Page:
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 October 15th, 2017, 06:02 PM #1 Senior Member     Joined: Nov 2015 From: United States of America Posts: 188 Thanks: 25 Math Focus: Calculus and Physics Quantum Mechanics: Momentum Expectation Value Hello forum, I was doing some quantum mechanics earlier and I was finding expectation values for a given wave function $\psi(x,t)$ specifically for momentum $\langle p \rangle_\psi$ I got $\langle p \rangle_\psi = 0$. What does this solution tell me? That the particle is most likely remaining in place? I would love some insight on this solution from anyone comfortable with quantum mechanics. Thanks!
October 16th, 2017, 03:09 AM   #2
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 Originally Posted by SenatorArmstrong Hello forum, I was doing some quantum mechanics earlier and I was finding expectation values for a given wave function $\psi(x,t)$ specifically for momentum $\langle p \rangle_\psi$ I got $\langle p \rangle_\psi = 0$. What does this solution tell me? That the particle is most likely remaining in place? I would love some insight on this solution from anyone comfortable with quantum mechanics. Thanks!
The expectation value can be considered a little bit like a "mean" value. Basically, it's the typical mean you would expect for a given a number of trials on that statistical distribution.

Consider a die for example. There is a 1/6 probability of getting 1, 2, 3, 4, 5 or 6. The expectation value can be calculated from this distribution, giving 3.5. That means that for, say, several rolls of the die, you can expect the mean to be around 3.5. It doesn't mean that it will be, just that that's what you'd expect given the probabilities.

If the expectation value is 0, it means that the typical mean you can expect for a set of particles in the distribution (like a gas, for example) is zero.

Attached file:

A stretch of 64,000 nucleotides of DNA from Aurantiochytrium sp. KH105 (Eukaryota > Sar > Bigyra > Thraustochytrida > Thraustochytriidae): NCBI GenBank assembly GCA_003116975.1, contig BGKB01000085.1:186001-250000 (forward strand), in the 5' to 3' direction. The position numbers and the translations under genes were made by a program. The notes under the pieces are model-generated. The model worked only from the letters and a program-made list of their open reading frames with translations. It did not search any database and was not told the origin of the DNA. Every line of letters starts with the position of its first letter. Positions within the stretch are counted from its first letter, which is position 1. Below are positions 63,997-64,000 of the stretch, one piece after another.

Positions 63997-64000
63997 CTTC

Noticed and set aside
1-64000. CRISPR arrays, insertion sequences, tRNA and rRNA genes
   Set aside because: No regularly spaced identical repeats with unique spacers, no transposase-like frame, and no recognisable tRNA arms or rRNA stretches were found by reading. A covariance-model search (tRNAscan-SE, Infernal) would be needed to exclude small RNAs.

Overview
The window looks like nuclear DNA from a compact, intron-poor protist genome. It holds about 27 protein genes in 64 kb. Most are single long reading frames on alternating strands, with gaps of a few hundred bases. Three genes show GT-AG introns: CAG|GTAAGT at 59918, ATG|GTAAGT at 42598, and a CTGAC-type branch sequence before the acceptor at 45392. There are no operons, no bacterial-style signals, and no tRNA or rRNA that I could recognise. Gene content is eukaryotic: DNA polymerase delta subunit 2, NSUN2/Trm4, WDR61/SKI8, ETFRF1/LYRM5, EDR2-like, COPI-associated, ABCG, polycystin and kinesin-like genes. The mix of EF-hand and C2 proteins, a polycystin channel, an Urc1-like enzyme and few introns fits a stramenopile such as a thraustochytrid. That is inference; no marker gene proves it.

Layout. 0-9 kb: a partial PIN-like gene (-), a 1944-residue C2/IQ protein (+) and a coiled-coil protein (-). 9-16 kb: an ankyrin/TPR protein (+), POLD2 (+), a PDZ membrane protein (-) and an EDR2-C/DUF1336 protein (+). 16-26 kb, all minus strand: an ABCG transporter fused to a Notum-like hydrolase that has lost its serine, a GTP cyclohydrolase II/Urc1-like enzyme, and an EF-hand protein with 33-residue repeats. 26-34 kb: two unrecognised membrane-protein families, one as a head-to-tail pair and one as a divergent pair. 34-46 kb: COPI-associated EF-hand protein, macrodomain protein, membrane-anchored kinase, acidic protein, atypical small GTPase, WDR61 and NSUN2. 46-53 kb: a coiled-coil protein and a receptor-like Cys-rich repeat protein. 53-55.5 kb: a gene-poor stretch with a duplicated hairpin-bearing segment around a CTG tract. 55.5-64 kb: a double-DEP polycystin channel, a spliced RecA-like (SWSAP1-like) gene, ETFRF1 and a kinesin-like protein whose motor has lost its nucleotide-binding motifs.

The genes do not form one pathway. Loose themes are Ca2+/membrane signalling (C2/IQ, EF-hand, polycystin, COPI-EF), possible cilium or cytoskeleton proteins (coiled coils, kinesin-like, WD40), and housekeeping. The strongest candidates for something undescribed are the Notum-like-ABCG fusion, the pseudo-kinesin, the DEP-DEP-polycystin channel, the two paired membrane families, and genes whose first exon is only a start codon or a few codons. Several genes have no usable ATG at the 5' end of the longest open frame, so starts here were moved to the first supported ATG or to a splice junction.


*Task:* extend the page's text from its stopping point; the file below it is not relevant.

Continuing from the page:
If there are particles with positive momentum in your distribution, there are going to be particles with negative momentum also.

Expectation value should not be confused with "the typical value obtained for a single trial" because you might have a double-peak distribution or something unusual. In those cases, the mode (i.e. locations of peaks in the PDF) is probably a better indicator of the typical value obtained for a single trial.

October 16th, 2017, 11:00 AM   #3
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 Originally Posted by Benit13 The expectation value can be considered a little bit like a "mean" value. Basically, it's the typical mean you would expect for a given a number of trials on that statistical distribution. Consider a die for example. There is a 1/6 probability of getting 1, 2, 3, 4, 5 or 6. The expectation value can be calculated from this distribution, giving 3.5. That means that for, say, several rolls of the die, you can expect the mean to be around 3.5. It doesn't mean that it will be, just that that's what you'd expect given the probabilities. If the expectation value is 0, it means that the typical mean you can expect for a set of particles in the distribution (like a gas, for example) is zero. If there are particles with positive momentum in your distribution, there are going to be particles with negative momentum also. Expectation value should not be confused with "the typical value obtained for a single trial" because you might have a double-peak distribution or something unusual. In those cases, the mode (i.e. locations of peaks in the PDF) is probably a better indicator of the typical value obtained for a single trial.
Thanks for clearing things up!

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